Black women who refuse to remain silent about sexism, misogyny, patriarchy and religious control are deemed to be race traitors. Girls of color learn very early on from the Black Church that allegiance to boys and men of color supersedes their allegiance to themselves. They learn that there will be no “My Sister’s Keeper” initiatives to “save” them, nor will national attention be given to the epidemic rates of sexual assault, intimate partner violence and HIV/AIDS contraction and criminalization that put every black community in jeopardy. In her landmark novel Their Eyes Were Watching God, Zora Neale Hurston describes Black women as “de mules of de world.” It is a cautionary truth voiced by the grandmother of Janie, the novel’s lead character. Janie’s grandmother is a deeply religious woman and former slave who is the moral pillar of her life. Janie’s struggle to self-determine has become a classic symbol of Black women’s struggles to exercise power, control and agency over their own bodies and destinies in white supremacist capitalist patriarchal America.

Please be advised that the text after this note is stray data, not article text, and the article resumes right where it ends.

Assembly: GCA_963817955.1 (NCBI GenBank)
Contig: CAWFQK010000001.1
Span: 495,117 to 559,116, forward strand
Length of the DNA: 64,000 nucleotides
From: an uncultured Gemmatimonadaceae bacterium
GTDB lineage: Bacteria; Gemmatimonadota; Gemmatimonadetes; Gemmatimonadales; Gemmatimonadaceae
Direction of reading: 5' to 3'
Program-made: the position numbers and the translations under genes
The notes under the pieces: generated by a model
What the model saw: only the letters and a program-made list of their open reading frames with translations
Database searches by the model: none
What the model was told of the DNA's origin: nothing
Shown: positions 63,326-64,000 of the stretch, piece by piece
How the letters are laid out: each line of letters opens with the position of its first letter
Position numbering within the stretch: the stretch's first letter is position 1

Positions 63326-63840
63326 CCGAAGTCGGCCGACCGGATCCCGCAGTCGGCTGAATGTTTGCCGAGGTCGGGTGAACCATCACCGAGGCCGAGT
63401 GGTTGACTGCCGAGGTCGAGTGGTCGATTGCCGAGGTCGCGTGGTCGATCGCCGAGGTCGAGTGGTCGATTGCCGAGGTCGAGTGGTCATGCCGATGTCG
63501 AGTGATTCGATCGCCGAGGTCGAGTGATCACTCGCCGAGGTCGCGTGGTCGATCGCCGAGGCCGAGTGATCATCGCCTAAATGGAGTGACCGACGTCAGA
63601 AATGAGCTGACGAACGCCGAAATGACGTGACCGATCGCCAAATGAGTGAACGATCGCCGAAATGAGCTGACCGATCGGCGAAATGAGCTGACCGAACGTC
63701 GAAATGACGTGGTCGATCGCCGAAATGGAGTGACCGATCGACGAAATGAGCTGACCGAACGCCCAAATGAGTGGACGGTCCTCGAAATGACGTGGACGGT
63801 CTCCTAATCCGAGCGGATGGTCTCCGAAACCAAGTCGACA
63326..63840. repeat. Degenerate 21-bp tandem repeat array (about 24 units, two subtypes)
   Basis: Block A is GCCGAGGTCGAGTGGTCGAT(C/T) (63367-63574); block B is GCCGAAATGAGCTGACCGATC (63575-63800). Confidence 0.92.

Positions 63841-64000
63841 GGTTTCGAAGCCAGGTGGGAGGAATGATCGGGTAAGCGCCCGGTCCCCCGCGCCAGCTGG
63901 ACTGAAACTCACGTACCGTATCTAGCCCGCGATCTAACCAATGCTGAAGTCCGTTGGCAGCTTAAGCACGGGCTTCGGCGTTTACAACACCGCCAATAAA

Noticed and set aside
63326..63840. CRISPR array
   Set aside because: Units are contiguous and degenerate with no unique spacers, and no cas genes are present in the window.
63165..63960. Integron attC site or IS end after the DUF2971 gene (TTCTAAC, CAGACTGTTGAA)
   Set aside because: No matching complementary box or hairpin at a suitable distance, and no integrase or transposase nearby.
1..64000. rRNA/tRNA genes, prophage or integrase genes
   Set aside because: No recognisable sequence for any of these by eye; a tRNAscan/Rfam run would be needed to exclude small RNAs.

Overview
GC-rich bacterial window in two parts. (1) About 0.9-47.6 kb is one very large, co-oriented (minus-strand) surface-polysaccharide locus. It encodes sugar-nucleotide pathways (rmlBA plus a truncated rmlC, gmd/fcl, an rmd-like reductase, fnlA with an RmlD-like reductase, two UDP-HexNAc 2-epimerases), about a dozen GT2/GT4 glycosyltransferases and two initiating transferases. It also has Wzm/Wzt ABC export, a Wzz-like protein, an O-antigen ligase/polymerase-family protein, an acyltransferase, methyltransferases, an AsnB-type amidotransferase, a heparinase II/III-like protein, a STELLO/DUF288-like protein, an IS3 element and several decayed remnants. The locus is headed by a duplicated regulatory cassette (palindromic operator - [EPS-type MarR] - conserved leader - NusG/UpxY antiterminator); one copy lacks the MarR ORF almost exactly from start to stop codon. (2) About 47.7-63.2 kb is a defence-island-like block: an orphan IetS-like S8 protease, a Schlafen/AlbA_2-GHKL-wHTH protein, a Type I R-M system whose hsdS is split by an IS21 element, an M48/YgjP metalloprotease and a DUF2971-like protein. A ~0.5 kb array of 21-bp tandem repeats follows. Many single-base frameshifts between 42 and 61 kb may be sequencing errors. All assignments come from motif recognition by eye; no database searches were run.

As a freethinker and religious skeptic, Hurston nonetheless understood the seductions of god for black people in a nation where their humanity is still (sitting up here with the first Black president) violently contested in the 21st century. So any appraisal of Black women’s relationship to atheism or humanism must begin with this seeming contradiction.